In the first few games of the 2017 women’s soccer season, Mikayla Dayes was unquestionably Maryland’s best player. The freshman led the team in scoring and was a noticeable presence whenever the Terps were on offense.
Then, in the second half of a 1-0 overtime victory over Richmond, Dayes was carted off with a leg injury. Despite the Terps’ victory that Thursday evening, Dayes’ injury lingered, as she hasn’t played in the team’s two games since.
However, Maryland went 2-0 without her.
While Dayes introduced herself to the NCAA, the veteran Terps were leading the rest of the team. A rough 2016 made Maryland hungry to improve, accomplishing just that.
While the freshmen like Dayes and Hope Lewandoski have added a spark, the returning players guided Maryland through its non-conference schedule. Seniors like Madison Turner, Chelsea Jackson and Hope Gouterman are making sure last season didn’t go to waste.
“Even when we were struggling we were learning,” Ray Leone said. “We were still getting better, it just didn’t show in the results.”
It hasn’t been easy, though, as Maryland has only played one game decided by more than one goal. Through the Terps’ first seven contests, they’ve played four overtime games, testing their mental and physical toughness.
“With the number of overtimes that we’ve had, I think we’re learning from that,” Jackson said. “We’re learning game management, we’re learning to play smarter when out legs feel a little heavier, but we’re definitely learning from this experience moving into Big Ten play.”
Since Dayes went down, Turner and Jackson have picked up the slack offensively. Turner specifically has been red hot, totaling nine total shots against Richmond and scoring a goal in each of her last two games.
“She’s one of our silent leaders, where I’ve always looked to her as someone we should be finding,” sophomore defender Julia New said. “Sometimes she’s kind of underrated like that. In order to score it always comes from someone, and I feel like we’ve always had [her] involved in those plays and she’s always including other people in our offensive attack.”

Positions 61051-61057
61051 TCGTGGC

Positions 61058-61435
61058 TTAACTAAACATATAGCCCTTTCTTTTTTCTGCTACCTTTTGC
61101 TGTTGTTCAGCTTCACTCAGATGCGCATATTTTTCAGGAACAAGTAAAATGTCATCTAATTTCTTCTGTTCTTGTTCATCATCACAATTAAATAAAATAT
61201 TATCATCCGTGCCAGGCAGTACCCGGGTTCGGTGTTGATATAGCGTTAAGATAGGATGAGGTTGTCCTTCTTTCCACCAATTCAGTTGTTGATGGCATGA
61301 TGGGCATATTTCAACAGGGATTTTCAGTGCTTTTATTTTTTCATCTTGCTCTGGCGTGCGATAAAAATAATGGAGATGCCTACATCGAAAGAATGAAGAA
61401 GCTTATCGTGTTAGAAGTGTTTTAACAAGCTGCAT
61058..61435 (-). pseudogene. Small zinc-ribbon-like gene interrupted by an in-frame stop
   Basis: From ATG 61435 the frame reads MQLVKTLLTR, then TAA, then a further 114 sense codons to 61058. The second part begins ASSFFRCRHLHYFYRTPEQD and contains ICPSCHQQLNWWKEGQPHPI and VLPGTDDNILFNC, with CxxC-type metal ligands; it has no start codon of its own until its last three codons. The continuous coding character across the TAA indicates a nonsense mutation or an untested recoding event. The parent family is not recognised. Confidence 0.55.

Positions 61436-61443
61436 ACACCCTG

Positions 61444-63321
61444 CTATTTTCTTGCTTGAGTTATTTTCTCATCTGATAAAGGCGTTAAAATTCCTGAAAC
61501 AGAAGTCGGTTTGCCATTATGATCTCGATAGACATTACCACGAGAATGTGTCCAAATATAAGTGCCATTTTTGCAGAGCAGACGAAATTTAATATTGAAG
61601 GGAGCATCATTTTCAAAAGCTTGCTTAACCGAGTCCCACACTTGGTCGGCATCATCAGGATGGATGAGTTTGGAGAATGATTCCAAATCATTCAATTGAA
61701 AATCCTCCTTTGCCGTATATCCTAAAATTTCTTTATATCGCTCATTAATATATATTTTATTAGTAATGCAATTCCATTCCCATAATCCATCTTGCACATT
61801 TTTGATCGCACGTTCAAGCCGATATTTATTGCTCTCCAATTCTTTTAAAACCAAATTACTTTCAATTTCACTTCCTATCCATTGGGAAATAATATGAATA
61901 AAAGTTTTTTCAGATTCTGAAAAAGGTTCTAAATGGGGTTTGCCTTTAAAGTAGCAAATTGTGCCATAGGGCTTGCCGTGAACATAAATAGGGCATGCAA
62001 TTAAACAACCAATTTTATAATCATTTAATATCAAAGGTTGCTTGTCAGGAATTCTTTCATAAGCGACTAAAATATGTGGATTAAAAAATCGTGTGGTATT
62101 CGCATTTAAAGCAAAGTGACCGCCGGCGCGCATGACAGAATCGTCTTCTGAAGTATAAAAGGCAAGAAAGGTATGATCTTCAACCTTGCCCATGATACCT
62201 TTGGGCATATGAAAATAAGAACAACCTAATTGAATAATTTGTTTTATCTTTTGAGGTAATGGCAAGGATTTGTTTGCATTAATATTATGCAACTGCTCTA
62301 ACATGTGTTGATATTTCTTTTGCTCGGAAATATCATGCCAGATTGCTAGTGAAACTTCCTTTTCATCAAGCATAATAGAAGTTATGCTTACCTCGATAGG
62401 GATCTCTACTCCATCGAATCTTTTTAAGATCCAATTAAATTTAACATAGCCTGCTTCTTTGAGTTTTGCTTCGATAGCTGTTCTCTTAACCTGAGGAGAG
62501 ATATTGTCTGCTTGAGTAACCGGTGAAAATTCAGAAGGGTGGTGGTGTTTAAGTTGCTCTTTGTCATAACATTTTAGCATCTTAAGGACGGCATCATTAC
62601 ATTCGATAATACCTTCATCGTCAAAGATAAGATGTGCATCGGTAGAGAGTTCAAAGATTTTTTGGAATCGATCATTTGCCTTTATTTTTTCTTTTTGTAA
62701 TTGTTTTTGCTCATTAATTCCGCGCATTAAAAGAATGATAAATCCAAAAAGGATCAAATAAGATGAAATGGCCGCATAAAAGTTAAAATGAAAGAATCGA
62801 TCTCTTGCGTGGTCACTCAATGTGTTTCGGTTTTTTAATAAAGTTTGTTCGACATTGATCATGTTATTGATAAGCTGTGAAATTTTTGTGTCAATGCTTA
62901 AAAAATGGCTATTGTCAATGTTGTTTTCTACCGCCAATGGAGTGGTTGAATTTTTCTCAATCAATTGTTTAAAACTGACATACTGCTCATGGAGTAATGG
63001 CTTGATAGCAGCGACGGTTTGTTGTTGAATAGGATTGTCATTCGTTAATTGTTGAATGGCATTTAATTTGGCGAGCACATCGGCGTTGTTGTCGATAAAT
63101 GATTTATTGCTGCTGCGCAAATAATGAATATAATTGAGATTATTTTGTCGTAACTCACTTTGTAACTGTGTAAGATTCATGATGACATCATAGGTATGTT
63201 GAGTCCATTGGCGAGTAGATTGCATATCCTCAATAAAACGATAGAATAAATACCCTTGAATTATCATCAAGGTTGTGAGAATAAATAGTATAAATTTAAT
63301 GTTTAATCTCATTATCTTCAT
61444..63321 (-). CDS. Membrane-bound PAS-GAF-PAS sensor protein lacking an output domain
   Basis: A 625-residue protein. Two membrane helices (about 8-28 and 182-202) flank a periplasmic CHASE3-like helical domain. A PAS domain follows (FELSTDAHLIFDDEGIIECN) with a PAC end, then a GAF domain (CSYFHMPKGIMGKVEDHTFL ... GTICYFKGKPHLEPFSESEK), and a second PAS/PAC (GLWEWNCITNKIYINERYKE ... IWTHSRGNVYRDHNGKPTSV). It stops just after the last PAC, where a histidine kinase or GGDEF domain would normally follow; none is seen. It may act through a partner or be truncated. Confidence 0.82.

While Turner, Jackson and Jarena Harmon have carried the offense, combining for three goals and an assist in their last three games, the entire team continues to improve defensively. Led by Gouterman, a captain who has played every minute this season including 64 overtime minutes, and sophomore Jlon Flippens, Maryland has recorded two more shutouts than it did last year, when it didn’t have any.
“The first thing we talked about all of preseason is defending together,” Leone said. “It really starts all the way up front. Everybody’s got to be a defender, otherwise you can’t play.”
In the back end, goalkeeper Rachel Egyed has taken the starting job and ran with it a year after Maryland used a rotation for most of the season, which hurt the team’s confidence and consistency.
In all three phases of the game, the veterans are using their experience from last season’s struggles to change how the team plays this year. Similar to 2017, Maryland played three overtime matches in its first five games in 2016, but the Terps went 0-2-1 in that span. The returning players took that as a learning experience and applied it to this season.
“Last year we were always so impatient taking people off the back and not being safe,” Flippens said. “For us it’s being smart, being patient and waiting for the right moment.”
The Terps have the luxury of 10 days of between their last non-conference and first Big Ten match, using that time to rest their bodies after a physical start. With the time off, Maryland should recharge and get Dayes back soon, focused on a big conference schedule.